The fewest workers on record were fired in January and job openings rebounded, showing employers are gaining confidence the U.S. expansion will be sustained even as lawmakers battle to trim the federal budget deficit.
There were 1.51 million people let go in the month, down from 1.57 million in December and the least in data going back 12 years, the Labor Department said Tuesday in Washington. The number of positions waiting to be filled climbed by 81,000 to 3.69 million after slumping by 177,000 in December.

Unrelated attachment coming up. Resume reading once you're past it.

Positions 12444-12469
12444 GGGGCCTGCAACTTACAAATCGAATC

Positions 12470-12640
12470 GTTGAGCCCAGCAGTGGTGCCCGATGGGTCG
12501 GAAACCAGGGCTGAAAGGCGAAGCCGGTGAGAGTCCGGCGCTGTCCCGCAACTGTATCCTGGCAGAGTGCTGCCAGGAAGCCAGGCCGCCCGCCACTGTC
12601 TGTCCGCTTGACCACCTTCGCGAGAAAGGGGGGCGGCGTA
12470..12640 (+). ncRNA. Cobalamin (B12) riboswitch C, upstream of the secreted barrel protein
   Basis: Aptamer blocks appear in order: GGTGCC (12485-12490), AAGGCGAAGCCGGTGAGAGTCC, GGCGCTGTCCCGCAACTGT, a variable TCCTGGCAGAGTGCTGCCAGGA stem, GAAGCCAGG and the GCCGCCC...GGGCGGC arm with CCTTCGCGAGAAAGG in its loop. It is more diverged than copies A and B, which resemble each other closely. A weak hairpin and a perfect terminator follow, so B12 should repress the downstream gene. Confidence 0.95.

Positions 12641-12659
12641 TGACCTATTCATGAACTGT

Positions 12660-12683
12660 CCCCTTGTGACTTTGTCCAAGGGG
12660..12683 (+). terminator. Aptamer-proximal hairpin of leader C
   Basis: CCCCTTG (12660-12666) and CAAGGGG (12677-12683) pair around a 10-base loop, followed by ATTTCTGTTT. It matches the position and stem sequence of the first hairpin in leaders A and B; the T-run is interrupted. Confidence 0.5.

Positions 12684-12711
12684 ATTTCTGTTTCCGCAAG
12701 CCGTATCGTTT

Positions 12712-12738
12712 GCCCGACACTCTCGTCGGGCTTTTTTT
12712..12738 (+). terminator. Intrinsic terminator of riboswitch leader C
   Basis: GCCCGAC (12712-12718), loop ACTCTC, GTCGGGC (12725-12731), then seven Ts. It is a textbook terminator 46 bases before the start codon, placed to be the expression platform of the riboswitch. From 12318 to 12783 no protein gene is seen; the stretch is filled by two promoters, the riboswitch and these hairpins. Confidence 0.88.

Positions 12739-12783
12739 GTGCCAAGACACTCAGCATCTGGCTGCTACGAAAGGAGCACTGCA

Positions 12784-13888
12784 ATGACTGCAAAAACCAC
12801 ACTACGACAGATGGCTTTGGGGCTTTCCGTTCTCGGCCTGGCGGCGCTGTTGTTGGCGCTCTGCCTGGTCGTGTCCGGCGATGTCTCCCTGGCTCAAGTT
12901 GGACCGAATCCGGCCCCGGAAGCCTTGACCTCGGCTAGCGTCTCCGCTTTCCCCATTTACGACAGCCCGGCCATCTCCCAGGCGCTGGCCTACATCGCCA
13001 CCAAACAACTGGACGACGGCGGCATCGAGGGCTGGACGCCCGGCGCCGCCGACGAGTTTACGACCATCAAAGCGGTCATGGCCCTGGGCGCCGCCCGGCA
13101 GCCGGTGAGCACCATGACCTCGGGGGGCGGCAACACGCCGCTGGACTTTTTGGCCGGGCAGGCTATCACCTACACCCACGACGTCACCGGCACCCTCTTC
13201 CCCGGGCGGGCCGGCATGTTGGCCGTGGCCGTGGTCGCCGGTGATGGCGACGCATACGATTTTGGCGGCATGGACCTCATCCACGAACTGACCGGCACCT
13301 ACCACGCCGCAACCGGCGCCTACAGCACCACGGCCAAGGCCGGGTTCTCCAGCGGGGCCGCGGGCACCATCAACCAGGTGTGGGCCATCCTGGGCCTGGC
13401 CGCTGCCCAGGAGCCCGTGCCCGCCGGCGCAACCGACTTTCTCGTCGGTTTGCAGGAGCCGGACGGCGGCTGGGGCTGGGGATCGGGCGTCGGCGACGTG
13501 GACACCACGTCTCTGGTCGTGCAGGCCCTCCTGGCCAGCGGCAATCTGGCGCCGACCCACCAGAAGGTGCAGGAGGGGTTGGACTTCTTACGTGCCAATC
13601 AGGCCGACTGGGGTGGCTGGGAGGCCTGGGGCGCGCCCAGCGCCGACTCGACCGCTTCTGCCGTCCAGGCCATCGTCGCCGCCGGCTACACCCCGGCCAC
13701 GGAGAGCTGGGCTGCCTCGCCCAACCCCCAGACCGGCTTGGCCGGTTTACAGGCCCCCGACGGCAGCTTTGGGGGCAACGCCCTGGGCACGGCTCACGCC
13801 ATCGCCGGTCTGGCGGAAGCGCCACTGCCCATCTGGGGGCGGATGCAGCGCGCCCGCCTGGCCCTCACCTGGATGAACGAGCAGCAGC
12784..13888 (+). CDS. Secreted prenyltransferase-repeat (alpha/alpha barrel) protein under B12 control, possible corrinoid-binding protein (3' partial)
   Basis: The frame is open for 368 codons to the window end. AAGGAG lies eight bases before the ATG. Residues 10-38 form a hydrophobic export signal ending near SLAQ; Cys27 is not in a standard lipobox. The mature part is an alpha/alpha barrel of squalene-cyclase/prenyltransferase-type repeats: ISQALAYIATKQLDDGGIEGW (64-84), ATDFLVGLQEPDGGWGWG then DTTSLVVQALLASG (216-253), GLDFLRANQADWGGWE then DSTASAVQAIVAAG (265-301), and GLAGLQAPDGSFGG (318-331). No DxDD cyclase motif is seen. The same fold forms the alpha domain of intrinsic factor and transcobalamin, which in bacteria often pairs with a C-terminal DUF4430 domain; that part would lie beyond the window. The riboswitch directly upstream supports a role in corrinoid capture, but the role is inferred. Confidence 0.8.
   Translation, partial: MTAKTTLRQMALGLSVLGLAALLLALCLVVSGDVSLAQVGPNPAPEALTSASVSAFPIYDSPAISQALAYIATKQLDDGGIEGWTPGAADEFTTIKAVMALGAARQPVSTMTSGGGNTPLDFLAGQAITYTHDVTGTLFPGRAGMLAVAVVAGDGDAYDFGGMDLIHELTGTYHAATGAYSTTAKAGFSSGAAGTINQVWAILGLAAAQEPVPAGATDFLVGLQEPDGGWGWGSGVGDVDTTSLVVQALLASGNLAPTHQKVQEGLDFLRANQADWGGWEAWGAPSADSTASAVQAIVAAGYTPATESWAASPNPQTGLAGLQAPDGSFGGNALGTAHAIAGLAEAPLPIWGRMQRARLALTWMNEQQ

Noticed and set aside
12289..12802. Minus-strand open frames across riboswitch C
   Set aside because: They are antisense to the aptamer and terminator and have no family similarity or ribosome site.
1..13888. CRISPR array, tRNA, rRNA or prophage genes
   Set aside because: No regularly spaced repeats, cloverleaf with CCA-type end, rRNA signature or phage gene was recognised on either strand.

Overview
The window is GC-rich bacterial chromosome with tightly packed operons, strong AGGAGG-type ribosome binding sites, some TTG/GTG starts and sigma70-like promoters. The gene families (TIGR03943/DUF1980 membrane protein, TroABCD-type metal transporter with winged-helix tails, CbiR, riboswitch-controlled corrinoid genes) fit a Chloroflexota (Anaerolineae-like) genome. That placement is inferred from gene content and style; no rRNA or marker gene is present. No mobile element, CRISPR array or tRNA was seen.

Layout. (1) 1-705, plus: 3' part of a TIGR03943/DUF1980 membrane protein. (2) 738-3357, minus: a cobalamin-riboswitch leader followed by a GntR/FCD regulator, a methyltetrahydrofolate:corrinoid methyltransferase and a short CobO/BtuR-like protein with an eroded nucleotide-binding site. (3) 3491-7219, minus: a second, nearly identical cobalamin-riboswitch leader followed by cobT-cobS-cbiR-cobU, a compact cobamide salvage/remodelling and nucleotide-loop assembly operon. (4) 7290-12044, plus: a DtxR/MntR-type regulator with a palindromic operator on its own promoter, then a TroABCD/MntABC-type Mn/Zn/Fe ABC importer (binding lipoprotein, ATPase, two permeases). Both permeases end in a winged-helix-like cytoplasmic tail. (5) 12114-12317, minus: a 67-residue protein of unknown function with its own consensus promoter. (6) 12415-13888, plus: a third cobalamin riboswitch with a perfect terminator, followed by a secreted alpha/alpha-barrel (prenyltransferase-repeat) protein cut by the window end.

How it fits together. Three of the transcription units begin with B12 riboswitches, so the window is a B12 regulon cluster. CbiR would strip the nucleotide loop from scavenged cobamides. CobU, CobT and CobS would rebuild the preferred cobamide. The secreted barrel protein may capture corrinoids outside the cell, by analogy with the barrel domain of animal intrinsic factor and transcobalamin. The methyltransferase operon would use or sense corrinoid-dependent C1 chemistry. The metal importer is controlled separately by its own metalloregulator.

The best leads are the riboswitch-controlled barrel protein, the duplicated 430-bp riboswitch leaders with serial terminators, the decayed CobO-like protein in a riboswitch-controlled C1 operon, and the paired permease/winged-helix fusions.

The number of workers hired in January increased to 4.25 million from 4.2 million in December, leaving the hiring rate unchanged at 3.1 percent, according to today’s report. The rate peaked at 3.4 percent for a couple of months in the first half of 2012.
Considering the 12.3 million Americans who were unemployed in January, the figures indicated there were about 3.3 people vying for every opening, up from about 1.8 when the recession began in December 2007.